Here is a photo of a Pitch Twig Moth, or Pitch Nodule Moth (Retinia sp.), which I reared from one of those lumps of pitch.
Now for the story of the life of a pitch nodule maker.
It would seem that living hidden in this resinous mass affords the larvae some protection from predators.
The moths have a two year life cycle and that is evident in the photo below... the older pitch has a darker look and notice that the twig is swollen, or deformed, opposite (under) the pitch blister.
In the photo below, I pulled back the pitch mass to reveal a caterpillar. The pitch nodule maker is in its 'ditch' on the left side of the picture. Notice the silk webbing between the caterpillar and the pitch in the foreground - the caterpillar must use silk to manage the sticky, oozing pitch.
The inside of the pitch nodule is made up of minute balls of pitch and frass.
I found that the larvae had begun to pupate around mid May.
About a day or so before the moths emerged from their pupae, each pupa wiggled completely out of the pitch mass and dropped to the ground. At least that's what they did in my rearing containers. Perhaps in the wild they wiggle out only part way before the moth emerges. Anyway, a couple of weeks after pupating the adult moths emerged from the pitch blisters.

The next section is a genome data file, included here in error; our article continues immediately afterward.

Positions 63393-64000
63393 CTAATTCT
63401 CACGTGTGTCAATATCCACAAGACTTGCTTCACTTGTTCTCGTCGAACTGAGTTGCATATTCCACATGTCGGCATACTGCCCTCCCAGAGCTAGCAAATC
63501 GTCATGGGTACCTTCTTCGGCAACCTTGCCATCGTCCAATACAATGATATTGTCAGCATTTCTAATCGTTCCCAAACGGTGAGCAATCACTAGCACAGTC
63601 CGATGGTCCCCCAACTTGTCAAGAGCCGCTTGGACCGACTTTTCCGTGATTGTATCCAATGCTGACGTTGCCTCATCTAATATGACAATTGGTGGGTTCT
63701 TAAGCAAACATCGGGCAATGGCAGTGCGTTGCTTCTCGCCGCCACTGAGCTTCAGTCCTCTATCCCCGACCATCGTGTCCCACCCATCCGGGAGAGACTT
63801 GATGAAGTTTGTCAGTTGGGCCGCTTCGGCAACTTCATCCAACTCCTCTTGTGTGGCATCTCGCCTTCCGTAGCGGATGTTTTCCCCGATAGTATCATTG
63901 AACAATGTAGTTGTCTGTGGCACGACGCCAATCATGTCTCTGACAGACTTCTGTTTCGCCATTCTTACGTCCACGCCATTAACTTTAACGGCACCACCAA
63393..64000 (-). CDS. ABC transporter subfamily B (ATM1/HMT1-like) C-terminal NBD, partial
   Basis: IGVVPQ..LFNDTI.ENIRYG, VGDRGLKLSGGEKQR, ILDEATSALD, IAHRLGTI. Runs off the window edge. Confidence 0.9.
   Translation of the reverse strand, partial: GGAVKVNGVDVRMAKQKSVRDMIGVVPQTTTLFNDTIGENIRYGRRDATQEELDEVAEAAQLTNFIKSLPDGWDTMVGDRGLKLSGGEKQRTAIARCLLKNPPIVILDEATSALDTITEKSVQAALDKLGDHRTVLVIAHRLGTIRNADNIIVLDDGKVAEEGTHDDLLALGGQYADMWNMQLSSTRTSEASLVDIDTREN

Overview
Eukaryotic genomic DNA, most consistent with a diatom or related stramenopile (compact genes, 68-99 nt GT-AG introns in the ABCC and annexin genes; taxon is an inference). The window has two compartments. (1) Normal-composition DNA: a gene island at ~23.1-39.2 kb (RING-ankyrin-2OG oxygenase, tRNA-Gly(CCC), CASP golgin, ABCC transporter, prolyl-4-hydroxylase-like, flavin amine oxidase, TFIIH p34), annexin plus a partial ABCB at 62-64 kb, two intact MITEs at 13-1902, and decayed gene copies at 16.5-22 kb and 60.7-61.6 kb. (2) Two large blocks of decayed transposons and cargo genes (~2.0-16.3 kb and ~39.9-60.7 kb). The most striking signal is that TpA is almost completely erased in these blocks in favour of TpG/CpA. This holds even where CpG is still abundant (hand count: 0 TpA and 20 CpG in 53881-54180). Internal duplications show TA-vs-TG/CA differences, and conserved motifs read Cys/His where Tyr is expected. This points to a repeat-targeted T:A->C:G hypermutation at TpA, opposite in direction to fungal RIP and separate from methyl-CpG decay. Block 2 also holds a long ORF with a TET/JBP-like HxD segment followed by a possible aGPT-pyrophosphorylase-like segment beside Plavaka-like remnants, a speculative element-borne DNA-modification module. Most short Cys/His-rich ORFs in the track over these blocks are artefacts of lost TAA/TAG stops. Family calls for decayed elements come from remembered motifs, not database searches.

Here is a photo of a Pitch Twig Moth at home on the tip of a pine needle.
Soooo, there you have it.... the story of the pitch nodules I found when I turned aside from the trail on a cold January day.
Actually, there might be a bit more to the story. I noticed some small orange things on the surface of some of the pitch nodules. Right then and there I decided to see if I could figure out what they are. My first thought is that those look like fruiting bodies of a fungus that grows in the pitch.
It seems there is always more to the story than meets the eye....